“Pass the turkey”.
“More potatoes please”.
“Is there any pie left?”
“What time does the football game start?”
“Leftovers on Black Friday!”
These traditions are part of Thanksgiving.
But so is “Giving Thanks”.
Practicing gratitude is better for you than you may think. It lowers stress and has a positive impact on your brain.
But did you know that there are THREE types of gratitude?
And to maximize Thanksgiving we need to get good at all three types. First up;
If asked, what does gratitude mean to you, most will reply, “being grateful for the things (and people) I have in my life”.
Reflecting on the things and people you are thankful for is a powerful practice that shouldn’t be limited to a holiday.
Neuroscience has shown that gratitude reflection has a positive impact on our brain. It also fights off stress hormones. And it helps build resilience for those tougher times to come.
People and things are very important touchpoints for a gratitude practice. Often overlooked, is being grateful for our gifts. The things we often take for granted. Our strong qualities that are often beaten down by life pressures and the drama created in our heads.
“I’m not good enough. I’m not tall enough. I’m not thin enough”. I’m no good at_______”
These are self-doubts that bring us down and trample our confidence and self-esteem.
But making a personal inventory of our strengths is a powerful way to put our mind in a motivating, growth state.
Some of us have so much self-doubt that making this inventory will be hard. So start writing down things that come to mind. No matter how small and insignificant they might seem.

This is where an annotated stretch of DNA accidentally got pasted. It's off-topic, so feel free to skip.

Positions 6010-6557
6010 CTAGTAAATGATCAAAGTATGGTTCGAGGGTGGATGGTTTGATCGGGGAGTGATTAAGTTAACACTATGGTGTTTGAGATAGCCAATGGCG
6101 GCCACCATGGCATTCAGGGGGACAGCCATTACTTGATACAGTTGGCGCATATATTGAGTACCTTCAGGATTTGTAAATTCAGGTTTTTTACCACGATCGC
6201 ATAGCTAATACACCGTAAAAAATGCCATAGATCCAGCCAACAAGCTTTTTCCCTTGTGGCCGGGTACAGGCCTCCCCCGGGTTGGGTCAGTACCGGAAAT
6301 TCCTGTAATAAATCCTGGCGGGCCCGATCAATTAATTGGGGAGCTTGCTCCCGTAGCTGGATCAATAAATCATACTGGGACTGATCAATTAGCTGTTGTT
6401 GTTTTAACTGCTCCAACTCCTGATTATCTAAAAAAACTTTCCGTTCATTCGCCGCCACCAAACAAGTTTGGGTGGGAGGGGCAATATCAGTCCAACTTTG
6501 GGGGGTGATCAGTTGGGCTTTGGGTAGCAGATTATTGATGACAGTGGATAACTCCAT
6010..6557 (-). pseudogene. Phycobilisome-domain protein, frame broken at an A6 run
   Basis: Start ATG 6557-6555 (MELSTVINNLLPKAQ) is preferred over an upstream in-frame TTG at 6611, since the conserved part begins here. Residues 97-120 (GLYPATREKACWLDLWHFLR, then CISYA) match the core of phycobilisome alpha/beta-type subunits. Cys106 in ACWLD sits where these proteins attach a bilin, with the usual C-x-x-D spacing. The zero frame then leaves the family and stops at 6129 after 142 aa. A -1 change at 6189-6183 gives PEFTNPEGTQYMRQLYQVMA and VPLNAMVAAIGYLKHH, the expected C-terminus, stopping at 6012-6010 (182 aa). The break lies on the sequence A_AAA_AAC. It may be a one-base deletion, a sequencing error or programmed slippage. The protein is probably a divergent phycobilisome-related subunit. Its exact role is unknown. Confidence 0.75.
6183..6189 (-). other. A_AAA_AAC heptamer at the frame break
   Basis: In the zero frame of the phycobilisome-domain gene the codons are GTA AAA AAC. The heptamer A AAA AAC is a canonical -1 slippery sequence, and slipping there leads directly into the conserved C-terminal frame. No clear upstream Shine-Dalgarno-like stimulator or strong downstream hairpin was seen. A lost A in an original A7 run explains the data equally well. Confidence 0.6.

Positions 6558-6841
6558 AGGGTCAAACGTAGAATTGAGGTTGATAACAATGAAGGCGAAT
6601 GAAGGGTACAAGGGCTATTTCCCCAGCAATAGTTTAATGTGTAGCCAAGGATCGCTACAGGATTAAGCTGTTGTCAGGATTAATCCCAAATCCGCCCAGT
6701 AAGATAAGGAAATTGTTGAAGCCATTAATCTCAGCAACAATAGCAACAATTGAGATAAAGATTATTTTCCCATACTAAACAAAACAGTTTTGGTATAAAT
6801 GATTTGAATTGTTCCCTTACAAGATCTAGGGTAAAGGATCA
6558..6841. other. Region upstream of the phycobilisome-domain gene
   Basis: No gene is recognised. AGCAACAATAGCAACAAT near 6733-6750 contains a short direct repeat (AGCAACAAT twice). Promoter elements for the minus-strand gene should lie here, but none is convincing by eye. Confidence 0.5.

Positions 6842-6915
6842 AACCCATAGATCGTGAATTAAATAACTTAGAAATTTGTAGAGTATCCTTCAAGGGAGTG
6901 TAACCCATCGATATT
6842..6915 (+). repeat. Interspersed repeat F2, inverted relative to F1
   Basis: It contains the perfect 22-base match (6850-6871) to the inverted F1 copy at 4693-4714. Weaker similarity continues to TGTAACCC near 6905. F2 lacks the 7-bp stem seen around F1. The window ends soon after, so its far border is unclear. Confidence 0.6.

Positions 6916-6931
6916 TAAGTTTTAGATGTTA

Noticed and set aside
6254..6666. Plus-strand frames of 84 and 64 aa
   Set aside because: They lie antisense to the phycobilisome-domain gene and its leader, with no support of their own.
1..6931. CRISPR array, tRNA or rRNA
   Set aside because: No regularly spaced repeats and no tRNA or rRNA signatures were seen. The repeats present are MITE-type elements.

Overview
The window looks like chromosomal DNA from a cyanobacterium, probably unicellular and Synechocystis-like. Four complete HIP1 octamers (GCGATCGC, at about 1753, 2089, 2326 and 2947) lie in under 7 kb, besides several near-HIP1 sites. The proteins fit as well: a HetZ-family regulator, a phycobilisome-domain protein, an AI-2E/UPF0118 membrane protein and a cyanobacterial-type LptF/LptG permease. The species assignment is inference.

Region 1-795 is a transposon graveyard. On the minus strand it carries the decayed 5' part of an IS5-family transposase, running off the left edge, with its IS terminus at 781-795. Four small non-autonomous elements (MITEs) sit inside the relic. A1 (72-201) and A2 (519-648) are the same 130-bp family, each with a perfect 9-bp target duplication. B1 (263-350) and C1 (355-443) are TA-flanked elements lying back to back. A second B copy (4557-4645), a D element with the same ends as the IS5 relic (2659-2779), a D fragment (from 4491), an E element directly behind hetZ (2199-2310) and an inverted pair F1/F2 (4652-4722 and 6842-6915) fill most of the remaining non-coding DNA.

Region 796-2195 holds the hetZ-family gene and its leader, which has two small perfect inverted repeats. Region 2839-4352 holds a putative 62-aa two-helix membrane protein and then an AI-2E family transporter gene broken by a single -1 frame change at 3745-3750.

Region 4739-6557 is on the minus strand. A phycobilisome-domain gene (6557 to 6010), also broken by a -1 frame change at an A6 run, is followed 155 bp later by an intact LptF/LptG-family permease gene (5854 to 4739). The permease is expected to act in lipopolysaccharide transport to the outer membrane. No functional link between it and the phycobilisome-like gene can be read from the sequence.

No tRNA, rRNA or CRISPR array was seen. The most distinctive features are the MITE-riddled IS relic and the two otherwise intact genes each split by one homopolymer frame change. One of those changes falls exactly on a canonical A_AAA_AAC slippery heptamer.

Ask a friend or loved one what he or she thinks you are good at. And keep that list and keep adding to it. The more we practice gratitude, the more we realize how much more there is to be grateful for.
And you will discover that a “strengths list” is a powerful way to combat self-doubt when you may be faced with a difficult situation or receive difficult feedback. Second type;
I still remember as a child learning the “magic words” PLEASE and THANK-YOU.
Yes, “thank-you” is a powerful phrase. And the act of thanking others has a positive impact on your brain too.
But in business and life, the words “thanks” or “thank-you” often do not have the impact they should have.
Ask yourself, when I thank someone, “do they hear it and appreciate it?” If the answer is “no”, or even “I’m not sure”, then increase your effort so the message comes through loud and clear.
Stop. Pause. Look her or him in the eye and deliver a genuine, and generous message of gratitude. Often, being “present” when you deliver the message improves the impact significantly.
For even more impact, change up the words so they don’t “roll off the tongue, and go in one ear and out the other”. (When this happens, gratitude doesn’t get a chance to stop in the brain to have a positive impact.) Something like, “I know I say thanks a lot, but I want to take a moment to tell you how much I appreciate all you do for this company”.
Or write a short handwritten note. This action can create a very positive feeling for both you and the recipient. And now the Third Kind;
The most overlooked, and for many hardest kind of gratitude.
Many people have a difficult time accepting gratitude. Their brain has created enough self-doubt they brush it off. They might say something like “It was nothing” or “Don’t worry about it”. Underlying these responses for many of us is the belief that we don’t deserve to be thanked. And we feel guilty.
This is “stinking thinking”.
It continues to reinforce a lower self-image. And it blocks the opportunity for a “hit of brain happiness” for you and the person thanking you. It is like you are rejecting a gift.
If you can practice Being Grateful, and work at being generous with Spreading Gratitude, you will soon come to learn how important it is to also Accept Thanks.
Don’t cheat yourself, and others of the full benefits of Giving Thanks.
The Gratitude “Three-Peat”. What a wonderful way to Maximize Thanksgiving.
I want to THANK YOU for your time to read this article.